Exhibition

Research horizons and new technologies
The Euploos project for the Collection of the Gabinetto Disegni e Stampe degli Uffizi

An Exhibition by the Gabinetto Disegni e Stampe degli Uffizi and the Photo library of the Kunsthistorisches Institut in Florenz - Max-Planck-Institut

Florence can be considered by all rights the capital of drawing. It was here—thanks particularly to Giorgio Vasari—that the idea developed in which a series of lines traced on a sheet, perhaps in an apparently disorganized manner, could have an artistic and not just functional value. Vasari's concept of drawing as the father of the three arts of painting, sculpture, and architecture contributed to the early appearance in Florence of numerous drawing collections. The most important of these is certainly that of the Medici and House of Lorraine, the core of the holdings of the Gabinetto Disegni e Stampe degli Uffizi, an extraordinary collection and also a centre for drawing-related research. The presence of the Gabinetto Disegni e Stampe was in fact one of the reasons that Florence was chosen for the seat of the Kunsthistorisches Institut in Florenz on its founding in 1897. The interest in the study of drawings shared by both institutions is at the heart of the Euploos Project, which also includes the participation of the Scuola Normale Superiore di Pisa and has among its goals the high-tech cataloguing and digitalization of the vast patrimony of the prints and drawings collection held here. The project is designed to simultaneously advance scientific research into the graphic arts, and the Euploos Project promotes academic seminars, conferences and meetings of international scope. Recently such enterprises have included the LINEA series of conferences and publications.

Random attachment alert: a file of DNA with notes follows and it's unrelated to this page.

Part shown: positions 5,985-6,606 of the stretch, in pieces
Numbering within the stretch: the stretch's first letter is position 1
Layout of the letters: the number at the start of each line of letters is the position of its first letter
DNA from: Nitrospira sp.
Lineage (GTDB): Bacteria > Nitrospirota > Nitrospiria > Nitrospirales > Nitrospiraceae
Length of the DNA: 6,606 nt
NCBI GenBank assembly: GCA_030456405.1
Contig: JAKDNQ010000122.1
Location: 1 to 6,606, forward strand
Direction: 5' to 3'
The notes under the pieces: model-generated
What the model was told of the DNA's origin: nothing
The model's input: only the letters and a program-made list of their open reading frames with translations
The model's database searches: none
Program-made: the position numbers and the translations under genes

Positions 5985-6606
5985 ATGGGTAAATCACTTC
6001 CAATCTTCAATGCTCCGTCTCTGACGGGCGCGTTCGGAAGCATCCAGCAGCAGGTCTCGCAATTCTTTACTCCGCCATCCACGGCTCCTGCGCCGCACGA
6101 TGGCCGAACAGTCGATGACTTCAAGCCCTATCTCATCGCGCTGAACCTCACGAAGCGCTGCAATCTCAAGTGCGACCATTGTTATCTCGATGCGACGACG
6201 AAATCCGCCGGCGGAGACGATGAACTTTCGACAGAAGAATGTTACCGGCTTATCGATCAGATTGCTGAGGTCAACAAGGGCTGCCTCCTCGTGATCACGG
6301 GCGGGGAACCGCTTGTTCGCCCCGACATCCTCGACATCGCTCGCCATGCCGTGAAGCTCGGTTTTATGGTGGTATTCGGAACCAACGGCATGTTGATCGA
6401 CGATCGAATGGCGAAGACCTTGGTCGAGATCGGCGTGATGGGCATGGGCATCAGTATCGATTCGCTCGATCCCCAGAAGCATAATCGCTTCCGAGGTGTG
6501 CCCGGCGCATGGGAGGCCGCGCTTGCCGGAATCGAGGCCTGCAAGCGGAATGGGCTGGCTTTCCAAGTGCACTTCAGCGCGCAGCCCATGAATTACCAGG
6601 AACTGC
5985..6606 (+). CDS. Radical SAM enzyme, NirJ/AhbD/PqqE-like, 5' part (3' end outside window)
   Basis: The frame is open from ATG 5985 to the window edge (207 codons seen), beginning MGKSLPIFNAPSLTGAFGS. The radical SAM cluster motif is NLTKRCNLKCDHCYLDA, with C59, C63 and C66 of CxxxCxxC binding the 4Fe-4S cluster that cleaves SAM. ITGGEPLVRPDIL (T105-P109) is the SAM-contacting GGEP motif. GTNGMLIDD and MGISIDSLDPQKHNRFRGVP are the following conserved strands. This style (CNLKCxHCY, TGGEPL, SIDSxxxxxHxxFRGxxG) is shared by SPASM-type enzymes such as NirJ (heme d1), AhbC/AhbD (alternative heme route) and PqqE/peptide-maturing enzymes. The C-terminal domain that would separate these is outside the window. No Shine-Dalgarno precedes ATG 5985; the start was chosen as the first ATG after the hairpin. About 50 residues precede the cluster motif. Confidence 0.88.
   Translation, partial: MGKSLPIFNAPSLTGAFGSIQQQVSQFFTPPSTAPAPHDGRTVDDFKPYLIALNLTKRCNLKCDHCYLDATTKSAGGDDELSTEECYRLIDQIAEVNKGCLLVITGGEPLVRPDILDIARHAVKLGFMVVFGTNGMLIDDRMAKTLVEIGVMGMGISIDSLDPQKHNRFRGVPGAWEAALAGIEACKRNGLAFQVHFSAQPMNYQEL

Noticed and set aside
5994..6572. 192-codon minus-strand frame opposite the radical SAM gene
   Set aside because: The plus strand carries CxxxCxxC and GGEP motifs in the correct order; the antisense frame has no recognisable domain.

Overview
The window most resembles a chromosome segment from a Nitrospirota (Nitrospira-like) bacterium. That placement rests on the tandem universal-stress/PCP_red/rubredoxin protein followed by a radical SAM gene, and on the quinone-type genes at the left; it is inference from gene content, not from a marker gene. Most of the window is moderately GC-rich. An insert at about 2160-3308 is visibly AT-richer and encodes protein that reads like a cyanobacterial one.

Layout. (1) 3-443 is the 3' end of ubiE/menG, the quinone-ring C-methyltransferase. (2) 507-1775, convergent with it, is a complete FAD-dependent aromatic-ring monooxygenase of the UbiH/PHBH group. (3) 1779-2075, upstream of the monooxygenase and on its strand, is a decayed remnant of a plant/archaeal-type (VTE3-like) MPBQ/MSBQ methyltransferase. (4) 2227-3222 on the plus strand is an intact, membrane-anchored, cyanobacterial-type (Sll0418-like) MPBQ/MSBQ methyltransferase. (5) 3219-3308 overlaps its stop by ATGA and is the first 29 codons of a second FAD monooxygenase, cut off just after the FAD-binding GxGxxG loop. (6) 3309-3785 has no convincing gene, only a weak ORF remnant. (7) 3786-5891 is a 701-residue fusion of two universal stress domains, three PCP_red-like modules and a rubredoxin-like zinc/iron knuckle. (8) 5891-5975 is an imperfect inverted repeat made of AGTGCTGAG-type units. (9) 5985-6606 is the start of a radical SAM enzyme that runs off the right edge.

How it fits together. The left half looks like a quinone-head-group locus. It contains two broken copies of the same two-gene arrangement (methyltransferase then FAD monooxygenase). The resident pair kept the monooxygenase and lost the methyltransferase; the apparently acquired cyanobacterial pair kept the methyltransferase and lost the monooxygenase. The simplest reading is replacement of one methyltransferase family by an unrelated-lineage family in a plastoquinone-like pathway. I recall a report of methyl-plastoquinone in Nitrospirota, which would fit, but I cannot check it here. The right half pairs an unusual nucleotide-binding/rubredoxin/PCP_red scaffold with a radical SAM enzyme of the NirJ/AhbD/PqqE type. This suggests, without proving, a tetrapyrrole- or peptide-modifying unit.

The exhibition on view here was previously displayed online by the Photo Library of the Kunsthistorisches Institut in Florenz coordinated by Almut Goldhahn. It presents the scientific potential of the Euploos Project, which has opened new avenues of research in addition to registering a prodigious quantity of data. The drawings shown here are thus in a certain sense "re-viewed": newly seen, studied, and in some cases reclassified by the Euploos researchers.

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